Testing Commitment Models of Monetary Policy: Evidence from OECD Economies
AbstractInflation in many Organisation for Economic Co-operation and Development (OECD) countries was low in the 1960s, rose for a time before peaking in the 1970s or early 1980s, and then fell back to initial levels. This paper shows that a simple time inconsistency model of monetary policy does not explain OECD inflation outcomes, except in the United States. The hypothesis that time inconsistency mattered only in earlier decades fits the data no better than the baseline model. We find some, albeit limited support for a model in which inflation spills over from the United States into other countries as a result of exchange rate targeting. Copyright (c)2008 The Ohio State University.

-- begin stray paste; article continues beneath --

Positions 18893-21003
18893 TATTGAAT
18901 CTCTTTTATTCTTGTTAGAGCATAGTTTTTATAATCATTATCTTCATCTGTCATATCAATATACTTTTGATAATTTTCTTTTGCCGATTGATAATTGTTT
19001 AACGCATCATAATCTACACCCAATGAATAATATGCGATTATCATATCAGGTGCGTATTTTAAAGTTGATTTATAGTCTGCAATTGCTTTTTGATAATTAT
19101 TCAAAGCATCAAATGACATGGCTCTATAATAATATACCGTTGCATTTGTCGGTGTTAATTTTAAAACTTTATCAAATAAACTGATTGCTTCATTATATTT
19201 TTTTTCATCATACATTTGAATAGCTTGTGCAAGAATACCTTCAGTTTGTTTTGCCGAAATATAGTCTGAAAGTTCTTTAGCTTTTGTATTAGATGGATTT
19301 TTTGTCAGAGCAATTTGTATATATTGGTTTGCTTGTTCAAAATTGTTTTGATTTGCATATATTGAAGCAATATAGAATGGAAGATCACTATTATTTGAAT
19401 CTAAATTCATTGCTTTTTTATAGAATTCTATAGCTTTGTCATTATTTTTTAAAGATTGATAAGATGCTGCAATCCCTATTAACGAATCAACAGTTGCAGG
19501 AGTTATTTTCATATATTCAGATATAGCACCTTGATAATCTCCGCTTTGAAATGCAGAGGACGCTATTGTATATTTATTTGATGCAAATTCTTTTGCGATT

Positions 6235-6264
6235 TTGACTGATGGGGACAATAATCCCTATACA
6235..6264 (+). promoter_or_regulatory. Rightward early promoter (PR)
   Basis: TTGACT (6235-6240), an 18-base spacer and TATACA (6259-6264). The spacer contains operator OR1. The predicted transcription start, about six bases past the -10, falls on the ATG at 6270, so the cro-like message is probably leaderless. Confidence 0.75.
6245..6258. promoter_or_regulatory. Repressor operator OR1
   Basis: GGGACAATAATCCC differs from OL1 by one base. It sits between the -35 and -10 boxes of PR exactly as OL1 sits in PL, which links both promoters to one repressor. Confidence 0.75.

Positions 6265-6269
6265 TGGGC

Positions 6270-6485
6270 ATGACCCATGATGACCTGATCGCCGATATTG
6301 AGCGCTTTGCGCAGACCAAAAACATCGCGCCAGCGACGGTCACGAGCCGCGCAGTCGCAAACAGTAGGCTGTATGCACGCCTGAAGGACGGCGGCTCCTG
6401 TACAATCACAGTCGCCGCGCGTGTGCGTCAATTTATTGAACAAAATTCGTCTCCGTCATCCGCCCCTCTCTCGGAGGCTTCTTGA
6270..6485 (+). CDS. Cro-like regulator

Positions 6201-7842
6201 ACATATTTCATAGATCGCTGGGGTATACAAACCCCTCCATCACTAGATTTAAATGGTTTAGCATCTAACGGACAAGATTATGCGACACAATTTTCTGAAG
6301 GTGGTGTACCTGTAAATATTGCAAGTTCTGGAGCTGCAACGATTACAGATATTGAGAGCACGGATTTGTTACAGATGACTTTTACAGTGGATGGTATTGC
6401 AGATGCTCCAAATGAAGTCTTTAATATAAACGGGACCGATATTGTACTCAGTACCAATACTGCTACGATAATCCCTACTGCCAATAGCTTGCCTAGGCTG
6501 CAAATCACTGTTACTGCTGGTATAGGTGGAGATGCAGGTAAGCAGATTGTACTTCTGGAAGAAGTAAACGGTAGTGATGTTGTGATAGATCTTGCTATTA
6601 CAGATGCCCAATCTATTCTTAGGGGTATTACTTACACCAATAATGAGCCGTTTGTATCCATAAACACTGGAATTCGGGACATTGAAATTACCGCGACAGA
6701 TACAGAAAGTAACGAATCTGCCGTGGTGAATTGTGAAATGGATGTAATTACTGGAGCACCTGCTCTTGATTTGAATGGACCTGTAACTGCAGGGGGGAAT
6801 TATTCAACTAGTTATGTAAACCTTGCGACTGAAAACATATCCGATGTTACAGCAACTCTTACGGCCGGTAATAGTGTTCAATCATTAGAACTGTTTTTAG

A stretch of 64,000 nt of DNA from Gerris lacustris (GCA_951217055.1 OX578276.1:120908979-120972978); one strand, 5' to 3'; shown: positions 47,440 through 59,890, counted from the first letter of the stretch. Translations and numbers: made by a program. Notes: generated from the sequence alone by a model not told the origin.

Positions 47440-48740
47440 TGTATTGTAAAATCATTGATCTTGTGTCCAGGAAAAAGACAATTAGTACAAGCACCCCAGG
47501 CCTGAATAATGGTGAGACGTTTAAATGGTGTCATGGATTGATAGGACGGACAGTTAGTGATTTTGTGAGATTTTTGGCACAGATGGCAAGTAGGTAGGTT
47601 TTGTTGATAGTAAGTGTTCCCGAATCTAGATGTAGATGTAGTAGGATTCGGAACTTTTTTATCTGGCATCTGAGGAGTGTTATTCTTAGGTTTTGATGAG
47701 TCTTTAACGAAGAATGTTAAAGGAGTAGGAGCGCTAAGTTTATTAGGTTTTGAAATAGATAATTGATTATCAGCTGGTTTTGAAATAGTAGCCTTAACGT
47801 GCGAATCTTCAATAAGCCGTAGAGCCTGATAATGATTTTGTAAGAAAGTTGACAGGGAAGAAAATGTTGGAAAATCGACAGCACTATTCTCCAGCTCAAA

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Bibliographic InfoArticle provided by Blackwell Publishing in its journal Journal of Money, Credit and Banking.
Volume (Year): 40 (2008)
Issue (Month): 2-3 (03)
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Web page: http://www.blackwellpublishing.com/journal.asp?ref=0022-2879
Other versions of this item:
- Doyle, Matthew & Falk, Barry L., 2004. "Testing Commitment Models of Monetary Policy: Evidence from OECD Economies," Staff General Research Papers 11995, Iowa State University, Department of Economics.
- E31 - Macroeconomics and Monetary Economics - - Prices, Business Fluctuations, and Cycles - - - Price Level; Inflation; Deflation
- E52 - Macroeconomics and Monetary Economics - - Monetary Policy, Central Banking, and the Supply of Money and Credit - - - Monetary Policy
- E58 - Macroeconomics and Monetary Economics - - Monetary Policy, Central Banking, and the Supply of Money and Credit - - - Central Banks and Their Policies
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